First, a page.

Recipe: Pickled Tongue, Basque-Style

Pickled Tongue

Pickled Tongue, Basque-Style

Central California and Northern Nevada are dotted with Basque hotels (formerly home to the shepherds when they would come down from the hills for the winter). You sit at a shared table and enjoy a family-style meal that always includes baked chicken, pasta and vegetable soup, sometimes beef or lamb…. And, if you are lucky, a prized dish of pickled tongue. It’s not really pickled but marinated and, once you acquire the main ingredient, Pickled Tongue Basque-Style is super easy to prepare at home. A 2-3 pound tongue, sliced without the connective muscle at the back, will serve 6-8 as an appetizer portion.

One beef tongue, or several lamb or pork tongues, 2-3 lbs total
Aromatics or pickling spices for cooking water
6-8 bay leaves for cooking water
1/3 c olive oil
1/3 c red wine vinegar
4 garlic cloves, peeled and finely chopped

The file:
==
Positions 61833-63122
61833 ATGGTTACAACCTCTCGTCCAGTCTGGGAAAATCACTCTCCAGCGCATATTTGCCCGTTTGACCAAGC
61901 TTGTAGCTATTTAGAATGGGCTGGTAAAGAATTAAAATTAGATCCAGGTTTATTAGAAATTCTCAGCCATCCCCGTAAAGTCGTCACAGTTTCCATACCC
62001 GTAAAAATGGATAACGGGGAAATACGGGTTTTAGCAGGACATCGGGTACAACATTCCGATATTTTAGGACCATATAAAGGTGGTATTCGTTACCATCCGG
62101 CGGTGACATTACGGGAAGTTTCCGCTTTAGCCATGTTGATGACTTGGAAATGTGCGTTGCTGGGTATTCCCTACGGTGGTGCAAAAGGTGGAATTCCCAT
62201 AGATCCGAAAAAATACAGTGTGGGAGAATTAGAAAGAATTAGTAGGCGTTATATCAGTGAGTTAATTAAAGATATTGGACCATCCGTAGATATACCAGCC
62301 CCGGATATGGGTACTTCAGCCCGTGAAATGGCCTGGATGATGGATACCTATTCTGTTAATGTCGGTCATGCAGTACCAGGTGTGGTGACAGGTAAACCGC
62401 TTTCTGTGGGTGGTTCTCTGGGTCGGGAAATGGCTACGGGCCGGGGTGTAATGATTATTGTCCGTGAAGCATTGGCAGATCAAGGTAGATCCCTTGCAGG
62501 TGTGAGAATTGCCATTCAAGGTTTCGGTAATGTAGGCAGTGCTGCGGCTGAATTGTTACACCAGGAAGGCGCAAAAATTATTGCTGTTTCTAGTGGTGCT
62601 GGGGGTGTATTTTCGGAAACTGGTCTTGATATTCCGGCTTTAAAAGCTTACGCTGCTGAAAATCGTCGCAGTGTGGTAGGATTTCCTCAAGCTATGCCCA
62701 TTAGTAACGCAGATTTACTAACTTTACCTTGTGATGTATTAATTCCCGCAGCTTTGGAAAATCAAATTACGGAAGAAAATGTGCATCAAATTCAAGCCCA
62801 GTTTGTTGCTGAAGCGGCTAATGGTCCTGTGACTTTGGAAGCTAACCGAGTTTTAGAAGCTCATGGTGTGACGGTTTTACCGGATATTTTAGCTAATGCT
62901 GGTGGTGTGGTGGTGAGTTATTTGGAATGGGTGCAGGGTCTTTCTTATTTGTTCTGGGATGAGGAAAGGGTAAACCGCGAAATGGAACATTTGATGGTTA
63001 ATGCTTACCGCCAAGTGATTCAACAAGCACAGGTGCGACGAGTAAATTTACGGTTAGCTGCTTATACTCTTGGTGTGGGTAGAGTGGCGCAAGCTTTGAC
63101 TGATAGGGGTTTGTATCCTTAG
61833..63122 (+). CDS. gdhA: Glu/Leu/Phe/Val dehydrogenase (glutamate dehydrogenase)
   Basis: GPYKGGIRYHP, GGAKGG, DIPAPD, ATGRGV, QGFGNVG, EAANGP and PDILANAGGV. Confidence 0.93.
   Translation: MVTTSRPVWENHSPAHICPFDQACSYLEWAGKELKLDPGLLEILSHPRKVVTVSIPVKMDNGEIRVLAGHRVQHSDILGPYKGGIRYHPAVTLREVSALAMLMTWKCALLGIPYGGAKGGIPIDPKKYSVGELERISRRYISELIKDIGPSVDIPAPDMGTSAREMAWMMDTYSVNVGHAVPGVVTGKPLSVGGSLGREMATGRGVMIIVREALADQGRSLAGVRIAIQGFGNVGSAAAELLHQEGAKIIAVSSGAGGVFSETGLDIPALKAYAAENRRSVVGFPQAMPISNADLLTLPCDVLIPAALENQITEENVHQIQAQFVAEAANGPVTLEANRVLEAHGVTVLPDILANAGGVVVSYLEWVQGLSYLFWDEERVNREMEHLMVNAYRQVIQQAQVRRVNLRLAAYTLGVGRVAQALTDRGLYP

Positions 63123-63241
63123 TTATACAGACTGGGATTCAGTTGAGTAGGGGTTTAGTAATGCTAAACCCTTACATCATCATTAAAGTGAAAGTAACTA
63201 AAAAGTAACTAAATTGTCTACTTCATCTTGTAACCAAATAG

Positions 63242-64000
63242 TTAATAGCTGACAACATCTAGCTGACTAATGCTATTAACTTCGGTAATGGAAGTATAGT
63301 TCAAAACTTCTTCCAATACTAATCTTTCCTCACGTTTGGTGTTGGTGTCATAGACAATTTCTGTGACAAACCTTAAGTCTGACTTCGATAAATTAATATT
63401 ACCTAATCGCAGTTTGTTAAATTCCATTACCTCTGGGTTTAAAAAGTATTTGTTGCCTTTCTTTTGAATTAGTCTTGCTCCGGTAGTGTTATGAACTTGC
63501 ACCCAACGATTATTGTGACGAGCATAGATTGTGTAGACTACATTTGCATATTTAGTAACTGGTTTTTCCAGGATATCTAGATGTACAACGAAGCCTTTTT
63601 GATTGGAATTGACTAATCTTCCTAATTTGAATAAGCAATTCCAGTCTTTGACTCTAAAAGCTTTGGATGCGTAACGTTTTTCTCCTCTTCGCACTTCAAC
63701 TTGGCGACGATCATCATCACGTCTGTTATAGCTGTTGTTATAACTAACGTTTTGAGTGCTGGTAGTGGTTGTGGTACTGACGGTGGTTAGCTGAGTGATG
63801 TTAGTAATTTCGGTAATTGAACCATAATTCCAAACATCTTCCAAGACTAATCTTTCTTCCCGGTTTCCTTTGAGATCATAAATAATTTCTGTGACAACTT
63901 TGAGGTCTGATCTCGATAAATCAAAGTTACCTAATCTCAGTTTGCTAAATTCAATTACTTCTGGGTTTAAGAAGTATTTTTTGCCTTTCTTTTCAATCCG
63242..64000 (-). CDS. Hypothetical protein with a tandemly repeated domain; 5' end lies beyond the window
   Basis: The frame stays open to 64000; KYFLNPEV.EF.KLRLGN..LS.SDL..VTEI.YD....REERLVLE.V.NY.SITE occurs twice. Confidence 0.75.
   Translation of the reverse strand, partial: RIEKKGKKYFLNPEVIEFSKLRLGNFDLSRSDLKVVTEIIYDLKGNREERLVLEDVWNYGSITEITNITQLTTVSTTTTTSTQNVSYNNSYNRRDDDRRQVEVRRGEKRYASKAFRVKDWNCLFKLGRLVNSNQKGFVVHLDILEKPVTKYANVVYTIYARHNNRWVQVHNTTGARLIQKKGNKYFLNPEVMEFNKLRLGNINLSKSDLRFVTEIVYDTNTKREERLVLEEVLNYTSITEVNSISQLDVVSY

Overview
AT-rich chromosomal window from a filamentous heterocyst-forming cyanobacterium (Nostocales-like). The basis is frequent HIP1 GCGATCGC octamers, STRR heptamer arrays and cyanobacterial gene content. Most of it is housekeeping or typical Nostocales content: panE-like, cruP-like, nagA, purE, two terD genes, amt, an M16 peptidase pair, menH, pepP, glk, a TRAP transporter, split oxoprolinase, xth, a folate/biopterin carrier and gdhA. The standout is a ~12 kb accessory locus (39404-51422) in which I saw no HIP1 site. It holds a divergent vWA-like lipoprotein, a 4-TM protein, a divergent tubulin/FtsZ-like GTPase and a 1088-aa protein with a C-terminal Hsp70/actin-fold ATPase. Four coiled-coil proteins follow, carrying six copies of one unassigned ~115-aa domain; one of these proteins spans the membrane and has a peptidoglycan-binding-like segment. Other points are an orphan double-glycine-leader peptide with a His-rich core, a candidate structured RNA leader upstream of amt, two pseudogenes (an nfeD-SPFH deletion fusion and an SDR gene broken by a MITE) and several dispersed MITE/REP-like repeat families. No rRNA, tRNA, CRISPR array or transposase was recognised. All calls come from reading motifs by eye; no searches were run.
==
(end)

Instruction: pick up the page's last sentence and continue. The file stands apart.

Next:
Salt and pepper to taste
Chopped parsley or garden herbs (I used marjoram) for garnish

Method: cover tongue with water and bring to the boil. Lower heat to a simmer and add aromatics or pickling spices and bay leaves. Cover and cook one hour for each pound of tongue. Transfer tongue to a bowl and refrigerate overnight.

In the morning, peel the tongue being careful not to tear the underlying meat. Slice on the bias into ¼ inch slices, starting at the tip*. You may want to stop before you get to the less-attractive connective muscle at the back, and use the remaining meat for sandwiches or a tongue hash.

Assemble the tongue pieces, salt and pepper, garlic, oil and vinegar and garnish in a bowl and toss to mix thoroughly. Allow to marinate 2 hours or longer. Arrange the tongue slices on a platter and serve cold.

*If you want to preserve the tongue-y bumps on the surface, cut carefully with a sharp knife. I found I got better results when I pulled the knife toward me rather than pushing it, for some reason. This recipe, which has several other interesting features and comes from a well-known Basque restaurant, suggests it will be easier to slice if it’s cold.

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